From its creation in 1919, the ILO has recognized the importance of cooperatives as a means of pursuing its mandate to achieve social justice and full employment. Under the ILO Constitution cooperative organizations have a consultative status. The ILO remains the only specialized agency of the UN with an explicit mandate on cooperatives. Cooperatives Unit has been a formal institutional entity within the ILO since 1920. The work of the unit is guided by the international standard on cooperatives, the ILO Promotion of Cooperatives Recommendation, 2002 (No.193). The Unit provides services for the ILO constituents on development of cooperatives and the wider social and solidarity economy (SSE) in close collaboration with the relevant partners through policy advice, capacity building, research, and development cooperation projects.
There is broad agreement that small and medium-sized enterprises (SMEs) are vital to achieving decent and productive employment as they globally account for two-thirds of all jobs and also create the majority of new jobs. Therefore, the promotion of SMEs has been a key area of intervention for the ILO. Its advisory services on SME policies are in high demand among ILO member countries. The ILO provides added value because of its focus on both the quantitative and qualitative aspects of employment creation and the fact that it serves constituents that provide a large potential outreach.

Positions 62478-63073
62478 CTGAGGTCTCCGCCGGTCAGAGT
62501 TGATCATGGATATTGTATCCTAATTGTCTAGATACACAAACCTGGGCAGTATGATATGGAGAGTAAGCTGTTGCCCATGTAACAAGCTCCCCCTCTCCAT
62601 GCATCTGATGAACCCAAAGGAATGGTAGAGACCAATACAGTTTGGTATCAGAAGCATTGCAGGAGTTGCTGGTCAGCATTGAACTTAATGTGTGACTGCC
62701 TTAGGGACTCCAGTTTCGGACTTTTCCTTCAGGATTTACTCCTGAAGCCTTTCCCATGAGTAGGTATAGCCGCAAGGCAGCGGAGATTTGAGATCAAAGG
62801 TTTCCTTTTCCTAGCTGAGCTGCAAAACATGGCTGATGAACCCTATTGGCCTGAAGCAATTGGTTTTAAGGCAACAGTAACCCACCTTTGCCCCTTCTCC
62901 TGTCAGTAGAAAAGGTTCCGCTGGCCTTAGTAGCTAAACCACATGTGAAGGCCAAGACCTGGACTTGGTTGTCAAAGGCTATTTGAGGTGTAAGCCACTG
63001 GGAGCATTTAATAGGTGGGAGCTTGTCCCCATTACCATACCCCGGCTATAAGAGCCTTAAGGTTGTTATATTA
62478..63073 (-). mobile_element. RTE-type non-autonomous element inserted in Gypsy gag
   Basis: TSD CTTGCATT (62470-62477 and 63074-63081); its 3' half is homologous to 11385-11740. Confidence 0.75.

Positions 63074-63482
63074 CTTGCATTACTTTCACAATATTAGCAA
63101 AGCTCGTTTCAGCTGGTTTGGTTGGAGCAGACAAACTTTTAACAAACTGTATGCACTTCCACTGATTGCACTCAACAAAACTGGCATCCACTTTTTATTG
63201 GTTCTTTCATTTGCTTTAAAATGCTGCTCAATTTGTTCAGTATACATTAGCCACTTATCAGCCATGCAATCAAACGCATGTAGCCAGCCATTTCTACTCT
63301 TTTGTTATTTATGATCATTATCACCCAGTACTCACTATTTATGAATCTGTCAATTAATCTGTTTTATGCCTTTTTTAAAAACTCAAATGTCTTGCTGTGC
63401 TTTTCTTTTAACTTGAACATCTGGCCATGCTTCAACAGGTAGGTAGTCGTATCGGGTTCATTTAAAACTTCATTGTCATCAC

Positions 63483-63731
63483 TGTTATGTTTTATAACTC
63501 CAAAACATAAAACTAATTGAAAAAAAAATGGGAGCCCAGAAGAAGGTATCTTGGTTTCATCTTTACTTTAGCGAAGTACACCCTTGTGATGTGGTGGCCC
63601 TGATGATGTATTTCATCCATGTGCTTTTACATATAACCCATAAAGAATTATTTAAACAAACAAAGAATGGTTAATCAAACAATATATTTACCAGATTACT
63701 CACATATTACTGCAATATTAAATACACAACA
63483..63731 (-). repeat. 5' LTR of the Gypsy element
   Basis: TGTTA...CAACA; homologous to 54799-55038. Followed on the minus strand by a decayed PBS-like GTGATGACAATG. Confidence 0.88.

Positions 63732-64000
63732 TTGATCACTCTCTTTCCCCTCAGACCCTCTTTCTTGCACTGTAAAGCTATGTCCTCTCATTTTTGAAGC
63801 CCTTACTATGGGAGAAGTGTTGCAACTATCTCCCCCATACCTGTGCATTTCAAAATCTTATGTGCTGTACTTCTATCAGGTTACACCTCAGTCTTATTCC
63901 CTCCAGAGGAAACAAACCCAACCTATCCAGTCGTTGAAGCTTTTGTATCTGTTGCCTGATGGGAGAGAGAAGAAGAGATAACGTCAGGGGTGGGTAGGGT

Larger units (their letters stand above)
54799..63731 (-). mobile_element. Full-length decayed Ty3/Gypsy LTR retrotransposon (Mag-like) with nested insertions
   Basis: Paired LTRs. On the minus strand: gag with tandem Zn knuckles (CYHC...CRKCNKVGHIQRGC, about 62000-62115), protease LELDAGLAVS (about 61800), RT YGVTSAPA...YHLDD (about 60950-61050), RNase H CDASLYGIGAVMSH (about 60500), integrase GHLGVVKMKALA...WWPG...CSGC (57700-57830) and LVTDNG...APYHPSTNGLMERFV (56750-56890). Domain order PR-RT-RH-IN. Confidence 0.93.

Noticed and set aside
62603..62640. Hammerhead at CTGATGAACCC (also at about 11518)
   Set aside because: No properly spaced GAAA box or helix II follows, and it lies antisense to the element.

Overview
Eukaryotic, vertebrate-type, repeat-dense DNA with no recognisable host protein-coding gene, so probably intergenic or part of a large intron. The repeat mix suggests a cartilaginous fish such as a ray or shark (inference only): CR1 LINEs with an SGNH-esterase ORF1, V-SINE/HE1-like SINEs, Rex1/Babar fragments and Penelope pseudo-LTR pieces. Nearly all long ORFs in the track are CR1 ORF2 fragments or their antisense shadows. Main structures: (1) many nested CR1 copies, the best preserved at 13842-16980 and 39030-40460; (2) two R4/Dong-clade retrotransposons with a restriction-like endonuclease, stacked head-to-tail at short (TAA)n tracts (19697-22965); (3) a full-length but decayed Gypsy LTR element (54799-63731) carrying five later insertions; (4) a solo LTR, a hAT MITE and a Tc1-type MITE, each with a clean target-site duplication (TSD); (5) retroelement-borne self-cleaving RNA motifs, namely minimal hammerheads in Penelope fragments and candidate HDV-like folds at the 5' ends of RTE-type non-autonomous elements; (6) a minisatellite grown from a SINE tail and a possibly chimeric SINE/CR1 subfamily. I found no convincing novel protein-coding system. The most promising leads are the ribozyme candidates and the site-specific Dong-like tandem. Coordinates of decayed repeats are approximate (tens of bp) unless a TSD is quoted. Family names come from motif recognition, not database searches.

The 2019 report Small Matters: Global evidence on the contribution to employment by the self-employed, micro-enterprises and SMEs draws on a new ILO database. This report provides an up-to-date and realistic assessment of the global contribution of self-employment and micro- and small enterprises to employment – both in the formal and the informal economy. This ground-breaking study reveals that seven in 10 workers are self-employed or in small businesses, a finding that has significant implications for employment and enterprise support policies world-wide.
The Unit focuses on building the capacity of governments, social partners, and enterprises to promote and apply the MNE Declaration by providing policy guidance to governments on maximizing social and economic benefits of MNE operations, developing information resources to encourage coordinated approaches between governments and enterprises, and providing training and supporting capacity building.
With an emphasis on social justice, the ILO's Social Finance Programme supports efforts to extend financial services to excluded persons by addressing two main goals:
-The promotion of better employment; and
-A reduction in the vulnerability of the working poor.